Skip to main content

Legal Help | Ayuda


Iran - Committee on the Rights of Persons with Disabilities - Death Penalty - February 2017

The Advocates for Human Rights, in collaboration with the Aborrahman Boroumand Foundation and the World Coalition Against the Death Penalty, submitted a report on the death penalty and rights of people with disabilities in Iran to the 17th Session of the Committee on the Rights of Persons with Disabilities for its review of Iran in March 2017.

The Iranian Criminal Code discriminates against individuals with psycho-social disabilities who are victims of crimes, violating their right to equality, non-discrimination, and to life. The Code also discriminates against crimes suspects who have psycho-social disabilities, violating their right to a fair trial and access to justice. A disproportionate number of people in Iran's penal system have psycho-social disabilities, yet Iranian prisons do not provide accommodations for these disabilities.

Judges in some Iranian provinces make use of amputation as a form of punishment for crimes. The government is secretive about amputation practices. Iranian authorities have performed amputations of fingers, hands, and feet, as well as chemical blinding as a form of punishment.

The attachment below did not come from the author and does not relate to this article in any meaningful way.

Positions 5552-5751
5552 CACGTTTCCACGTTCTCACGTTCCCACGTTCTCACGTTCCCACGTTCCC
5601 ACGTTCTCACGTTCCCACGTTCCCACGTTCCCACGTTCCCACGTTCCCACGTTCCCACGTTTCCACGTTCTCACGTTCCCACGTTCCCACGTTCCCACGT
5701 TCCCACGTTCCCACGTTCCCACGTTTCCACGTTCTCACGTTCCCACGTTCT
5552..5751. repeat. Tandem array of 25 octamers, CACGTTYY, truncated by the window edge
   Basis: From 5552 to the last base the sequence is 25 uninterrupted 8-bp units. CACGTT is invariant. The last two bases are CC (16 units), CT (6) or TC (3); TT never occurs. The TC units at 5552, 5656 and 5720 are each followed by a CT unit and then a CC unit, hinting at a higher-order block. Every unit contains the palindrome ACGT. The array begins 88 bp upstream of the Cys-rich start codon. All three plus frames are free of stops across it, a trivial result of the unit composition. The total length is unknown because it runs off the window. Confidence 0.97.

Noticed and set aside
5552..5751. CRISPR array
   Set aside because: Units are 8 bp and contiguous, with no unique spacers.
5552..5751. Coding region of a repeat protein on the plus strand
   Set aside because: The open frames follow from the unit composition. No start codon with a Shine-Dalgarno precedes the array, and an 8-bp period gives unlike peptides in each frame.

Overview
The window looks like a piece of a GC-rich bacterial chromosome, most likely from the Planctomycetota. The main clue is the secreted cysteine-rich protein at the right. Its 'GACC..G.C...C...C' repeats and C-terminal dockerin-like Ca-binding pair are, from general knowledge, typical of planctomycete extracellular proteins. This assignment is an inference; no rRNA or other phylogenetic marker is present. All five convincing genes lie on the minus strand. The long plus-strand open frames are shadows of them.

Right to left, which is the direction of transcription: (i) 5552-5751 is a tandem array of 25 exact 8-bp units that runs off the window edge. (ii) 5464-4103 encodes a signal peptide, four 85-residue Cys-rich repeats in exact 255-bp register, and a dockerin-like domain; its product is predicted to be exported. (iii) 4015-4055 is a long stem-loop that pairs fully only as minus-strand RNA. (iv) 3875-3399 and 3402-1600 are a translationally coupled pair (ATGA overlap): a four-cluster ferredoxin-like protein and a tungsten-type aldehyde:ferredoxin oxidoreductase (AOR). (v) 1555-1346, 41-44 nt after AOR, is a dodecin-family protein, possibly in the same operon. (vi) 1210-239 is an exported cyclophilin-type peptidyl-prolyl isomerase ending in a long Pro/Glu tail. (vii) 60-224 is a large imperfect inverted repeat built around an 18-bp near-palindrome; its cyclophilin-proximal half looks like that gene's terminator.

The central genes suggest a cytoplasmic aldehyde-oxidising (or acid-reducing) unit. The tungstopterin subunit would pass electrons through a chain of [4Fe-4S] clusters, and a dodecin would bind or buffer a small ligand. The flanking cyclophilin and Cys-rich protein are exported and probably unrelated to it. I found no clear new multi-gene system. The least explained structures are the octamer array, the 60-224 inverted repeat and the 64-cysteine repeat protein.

The authors of the report suggest the following recommendations:

  • Revise the Penal Code to eliminate the death penalty;
  • Ensure that any legal definitions of psycho-social disability or "insanity" have a well-founded basis in medical and scientific research, recognizing that psycho-social disabilities have different degrees;
  • Ensure that defendants with psycho-social disabilities receive a fair trial and appropriate accommodations while in prison facilities;
  • Provide training to police inspectors and judges to ensure that they interact with individuals with psycho-social and intellectual disabilities in a manner that promotes the individual's fullest possible participation in the judicial process; and
  • Immediately and categorically prohibit the use of amputations and blinding as judicial punishments, and provide compensation to the victims of these punishments.